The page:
The importance of attachment styles in both adolescents and professional caregivers

attachment

Zegers, M., Schuengel, C., van IJzendoorn, M., & Janssens, J. (2006). Attachment  representations of institutionalized adolescents and their professional caregivers:  Predicting the development of therapeutic relationships. American Journal of  Orthopsychiatry, 76 (3), 325-334.

 Introduction:

The quality of a therapeutic relationship has long been emphasized as one of the most  important predictors of positive change. Much of the therapeutic relationship is about seeking and offering security and care, thus many studies have examined the role of attachment styles, “a set of conscious and/or unconscious rules for the organization of information regarding attachment-related experiences (early experiences with one’s parents or caregivers), feelings and ideations,” in the therapeutic alliance.  Studies suggest that differences in youths’ attachment styles may be important to address at the onset of treatment, including mentoring relationships, in order to select the most appropriate strategy for helping that individual. Thus, the current student examines the attachment styles of both the adolescent and their professional caregiver/mentor in order to see how they interact and impact the adolescent’s social behavior over time.

Method:

The current study focused on 99 adolescents (26 boys, 73 girls) from a youth treatment institution in the Netherlands. Adolescents (mean age = 15.8 years) were identified as at risk for delinquency, substance abuse, severe behavior problems, emotional problems, and/or family problems and were placed in this institution via court order. Several caregivers worked shifts with the adolescents, with one caregiver being assigned as a mentor for an adolescent, responsible for providing information, emotional and practical support, thus the attachment of the mentor and the adolescent were examined for each dyad.

The attachment style of both the adolescent and the mentor were assessed using the Adult Attachment Interview (AAI), a semi-structured interview about childhood experiences relating to one’s parents, how one views the influences these early experiences might have had and the current relationship with one’s parents.

Based on the rating of the AAI, individuals are classified as one of the following attachment styles:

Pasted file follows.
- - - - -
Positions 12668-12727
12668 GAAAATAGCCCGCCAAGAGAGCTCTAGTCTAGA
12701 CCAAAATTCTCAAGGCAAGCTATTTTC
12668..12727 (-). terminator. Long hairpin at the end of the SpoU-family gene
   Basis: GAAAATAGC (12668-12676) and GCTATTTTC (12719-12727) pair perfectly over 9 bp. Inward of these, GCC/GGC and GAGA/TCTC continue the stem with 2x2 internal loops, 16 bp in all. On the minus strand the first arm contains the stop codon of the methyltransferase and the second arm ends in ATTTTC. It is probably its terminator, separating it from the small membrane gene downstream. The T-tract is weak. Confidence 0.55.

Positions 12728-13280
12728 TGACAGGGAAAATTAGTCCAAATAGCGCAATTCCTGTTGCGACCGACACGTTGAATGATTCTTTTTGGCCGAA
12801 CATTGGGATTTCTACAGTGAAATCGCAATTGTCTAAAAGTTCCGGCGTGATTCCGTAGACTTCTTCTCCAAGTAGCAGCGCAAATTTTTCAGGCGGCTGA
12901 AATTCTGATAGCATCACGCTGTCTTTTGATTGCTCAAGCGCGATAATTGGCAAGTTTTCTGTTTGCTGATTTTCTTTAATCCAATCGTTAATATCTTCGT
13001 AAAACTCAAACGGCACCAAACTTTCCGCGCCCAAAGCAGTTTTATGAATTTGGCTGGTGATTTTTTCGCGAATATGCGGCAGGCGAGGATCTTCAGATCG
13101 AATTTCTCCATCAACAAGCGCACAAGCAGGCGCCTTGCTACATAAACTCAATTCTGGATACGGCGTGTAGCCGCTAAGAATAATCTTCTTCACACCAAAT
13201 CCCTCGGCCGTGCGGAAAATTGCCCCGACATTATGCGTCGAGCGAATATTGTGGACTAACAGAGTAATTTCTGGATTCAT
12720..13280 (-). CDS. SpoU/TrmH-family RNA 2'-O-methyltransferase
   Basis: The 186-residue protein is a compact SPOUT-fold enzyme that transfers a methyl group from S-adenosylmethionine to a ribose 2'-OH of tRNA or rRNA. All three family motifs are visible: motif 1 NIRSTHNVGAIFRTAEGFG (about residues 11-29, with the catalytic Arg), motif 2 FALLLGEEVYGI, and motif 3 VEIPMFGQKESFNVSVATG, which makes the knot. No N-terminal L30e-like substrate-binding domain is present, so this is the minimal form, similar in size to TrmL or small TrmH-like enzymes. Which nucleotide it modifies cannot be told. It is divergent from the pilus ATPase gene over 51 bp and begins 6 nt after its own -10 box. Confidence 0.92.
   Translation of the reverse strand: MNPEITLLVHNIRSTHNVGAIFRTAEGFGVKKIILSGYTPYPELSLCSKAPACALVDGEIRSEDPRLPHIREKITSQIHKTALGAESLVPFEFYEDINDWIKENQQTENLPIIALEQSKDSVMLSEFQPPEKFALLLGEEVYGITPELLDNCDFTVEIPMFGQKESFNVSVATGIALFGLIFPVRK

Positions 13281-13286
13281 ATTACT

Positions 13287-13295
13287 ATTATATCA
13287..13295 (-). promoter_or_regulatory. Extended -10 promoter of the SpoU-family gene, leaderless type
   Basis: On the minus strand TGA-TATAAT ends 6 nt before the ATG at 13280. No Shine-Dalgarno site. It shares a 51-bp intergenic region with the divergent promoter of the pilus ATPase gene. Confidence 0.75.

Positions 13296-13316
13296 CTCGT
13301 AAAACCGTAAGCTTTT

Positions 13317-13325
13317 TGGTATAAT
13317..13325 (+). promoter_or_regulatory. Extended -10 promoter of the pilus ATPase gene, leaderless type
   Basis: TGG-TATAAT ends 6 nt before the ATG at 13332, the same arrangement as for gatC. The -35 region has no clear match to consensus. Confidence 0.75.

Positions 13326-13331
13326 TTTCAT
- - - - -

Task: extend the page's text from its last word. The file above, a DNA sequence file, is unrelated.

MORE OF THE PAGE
• Dismissing (Ds): indicating a deactivating strategy with respect to painful memories, either by claiming few memories of childhood, idealizing of parents, or derogatory dismissal of attachment figures
  • Autonomous (F): the participant is able to approach attachment experiences, even negative ones, in a reasonably objective and coherent manner
  • Preoccupied (E): characterized by a vague or angry discourse in the AAI; both indicate a continuing involvement and preoccupation with attachment experiences
  • Unresolved/Disorganized (U/d): characterized by lapses in the monitoring of reasoning or discourse when talking about loss or trauma, or if extreme behavioral reactions  in connection with these experiences is described

Questionnaires examining the relationship between the adolescent and the mentor, specifically the mentors contact with the adolescent and the psychological availability of the mentor were filled out by both members of the dyad at 3 months and between 9 and 12 months.

Results:

  • When compared to a typical sample of adolescents, adolescents in this institution had attachment styles that were significantly more “non-autonomous” ( insecure attachment representations)  meaning Dismissing, Unresolved/disorganized, or were unable to be classified.  The 7% of Dutch institutionalized adolescents who were classified as autonomous (secure attachment representations) was significantly less than 48% of the non-clinical group of adolescents.
  • The distribution of the AAI classifications of mentors did not differ from the typical population of adults.
  • Perceived psychological availability of non-autonomous mentors decreased over time, whereas the perceived psychological availability of autonomous mentors increased between 3 and 10 months.
  • Reliance on non-autonomous mentors decreased over time, whereas reliance on autonomous mentors increased over time.
  • At 3 and 10 months, hyperactivating adolescents were perceived as more hostile by non-autonomous mentors, whereas deactivating adolescents were seen as more hostile by autonomous mentors

Conclusion:

Overall, this study focused on two important aspects of attachment relationships, psychological availability (or ability to act as a secure base) and an adolescents reliance on an adult (secure base use); social behavior across relationships was also studied.  Results showed that attachment relationships were able to predict changes in adolescents’ social relations over time (from 3 to 10 months). The more coherent the adolescent’s attachment, the greater increase in reliance on the mentor, as well as a decrease in avoiding contact with staff.  Mentor’s attachment styles were also predictive of changes in adolescents’ perceptions, with perceived psychological availability increasing for autonomous members and decreasing for non-autonomous members.

Thus, these results suggest that attachment representations (of both the adolescent and the mentor) can predict the direction of change in individual’s perceptions of social relations. This aligns with the notion that perceived quality of social interactions is a result of one’s accumulated relational experience over time and that these relational experiences are partly a function of one’s own attachment style and that of the individual with whom they are interacting.

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